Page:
We were headed into a corner. I was in college, and he, well, I didn’t know him. But we were battling for the ball during an indoor soccer game in north Kansas City. I gave him the traditional tactical bump just before the ball arrived to throw him off a bit. I think I won the ball and played it to a teammate. He took his fist and punched me … not in the face … somewhere else more impactful. I ached down there for days. Days. He was ejected from the game. He got the better end of the deal – less pain. Nuts.
The stakes for him were minimal. Yet for an aspiring, or established, player, at any level, ill-advised or flagrant fouls can lose a game, destroy a team’s season, and define a player’s career. Think David Beckham, England v Argentina World Cup 1998, Round of 16, an ill-advised reaction that gave him nightmares for years. Think Zinedine Zidane, France v Italy World Cup 2006, Final, a momentary lapse of reason. Or a moment of insanity for one of the greatest of all-time?
We all know that competition breeds glory, and aggression. And we all must admit that in soccer, of all sports, opportunities to gain an advantage in some way are abundant, and must be done to survive. A small bump. A pull of the jersey or hair. A “protective” raise of the elbow. An extra kick to the shin. A shove while the opponent is in the air. And we all know that actions often have reactions.
Sporting Kansas City, even more so after their 1-0 loss to 1st place Vancouver Whitecaps Saturday last, are in a battle of victories and points to gain the highly-sought after top two spots in Major League Soccer’s Western Conference and the vital first-round playoff bye and home field advantage in the semifinals they bring. Each moment, then, is magnified in their quest for glory. After Saturday’s match, striker Diego Rubio rued his missed chances, including a penalty, that could have won the day for his club and put them in first place. He took responsibility for his failure.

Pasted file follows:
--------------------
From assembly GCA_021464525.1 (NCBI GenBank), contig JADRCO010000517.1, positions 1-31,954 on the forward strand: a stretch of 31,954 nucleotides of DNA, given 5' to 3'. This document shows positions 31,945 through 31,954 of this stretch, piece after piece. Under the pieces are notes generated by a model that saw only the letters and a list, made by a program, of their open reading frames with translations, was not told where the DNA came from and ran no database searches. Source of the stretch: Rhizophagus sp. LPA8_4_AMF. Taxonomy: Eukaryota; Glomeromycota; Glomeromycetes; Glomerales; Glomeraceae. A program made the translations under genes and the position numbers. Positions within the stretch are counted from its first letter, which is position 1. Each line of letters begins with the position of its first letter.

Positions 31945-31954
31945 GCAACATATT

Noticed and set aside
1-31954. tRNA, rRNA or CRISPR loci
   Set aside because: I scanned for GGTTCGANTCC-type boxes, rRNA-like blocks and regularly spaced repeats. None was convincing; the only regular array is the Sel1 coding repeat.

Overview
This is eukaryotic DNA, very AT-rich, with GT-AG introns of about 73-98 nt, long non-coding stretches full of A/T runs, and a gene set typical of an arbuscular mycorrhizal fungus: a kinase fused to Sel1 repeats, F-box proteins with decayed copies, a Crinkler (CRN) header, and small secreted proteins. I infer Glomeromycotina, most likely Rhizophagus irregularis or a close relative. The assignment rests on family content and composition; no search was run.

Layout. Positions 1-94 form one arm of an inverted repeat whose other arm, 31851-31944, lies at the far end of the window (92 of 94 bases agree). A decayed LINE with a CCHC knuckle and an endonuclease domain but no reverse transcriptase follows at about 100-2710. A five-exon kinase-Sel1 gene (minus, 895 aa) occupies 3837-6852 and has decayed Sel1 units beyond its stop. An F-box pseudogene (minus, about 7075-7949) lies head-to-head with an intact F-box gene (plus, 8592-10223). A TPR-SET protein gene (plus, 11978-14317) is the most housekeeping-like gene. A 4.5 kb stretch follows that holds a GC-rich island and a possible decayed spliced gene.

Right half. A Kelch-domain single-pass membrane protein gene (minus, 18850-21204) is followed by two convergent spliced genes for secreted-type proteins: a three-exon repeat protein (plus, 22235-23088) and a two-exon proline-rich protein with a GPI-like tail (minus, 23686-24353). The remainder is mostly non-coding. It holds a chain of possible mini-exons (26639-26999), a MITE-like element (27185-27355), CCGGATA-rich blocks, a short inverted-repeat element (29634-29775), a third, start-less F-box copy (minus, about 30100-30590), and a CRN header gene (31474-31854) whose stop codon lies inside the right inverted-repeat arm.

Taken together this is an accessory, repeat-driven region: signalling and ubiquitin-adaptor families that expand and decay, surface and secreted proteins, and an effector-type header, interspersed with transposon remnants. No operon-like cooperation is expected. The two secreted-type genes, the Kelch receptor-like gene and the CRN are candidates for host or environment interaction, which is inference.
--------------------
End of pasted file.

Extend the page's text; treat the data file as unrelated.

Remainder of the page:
Go back a week-and-a-half to the Lamar Hunt U.S. Open Cup Final at Children’s Mercy Park against the New York Red Bulls. A Cup Final. A Cup that is more and more sought after. A Cup that New York had never won. Rubio and his Sporting KC teammates were playing a Final in their home stadium, going for their third such cup in five years, their fourth overall. In the 3rd minute, Rubio is dumped to the turf after his defense-splitting pass hard from the side by the Red Bulls’ Felipe.
A minute later, Sporting’s left back Seth Sinovic receives a yellow card for fouling Tyler Adams as he broke free near midfield, a tactical foul that was arguably necessary to prevent an Adams breakaway to goal. The match is heated even this early as players from each side gather around Adams. After Felipe stands over Sinovic and yells at him demonstratively, he turns towards the approaching Rubio who bumps Felipe and kicks him in the right shin. Histrionically, Felipe falls to the pitch. After watching the replay, espn2 commentator Jon Champion says, “A hardline referee would be justified to produce a red card for that.”
A red card for Rubio would have put Sporting Kansas City in a hole. It could have been a death knell for his team’s chances, and the repercussions for Rubio’s career could have been significant. Yes, Felipe exaggerated the foul in an effort to draw the expulsion. And, yes, Rubio was standing up for Sinovic. But Rubio’s actions were risky in the moment.
Why do players take such actions? Why risk the team’s success, the fans (who players ultimately depend on) ire, and reputation?
“It’s adrenaline. He came to speak bad with me in the face. So I just pushed him, and in the movement of pushing him, I threw the leg. But I didn’t kick him; it was more like a push – ‘Go away,’” said Rubio two days later.
He continued, “Sometimes you don’t even think about [the consequences]. In the moment that he came to me, he said something, and I was just like ‘Go away.’”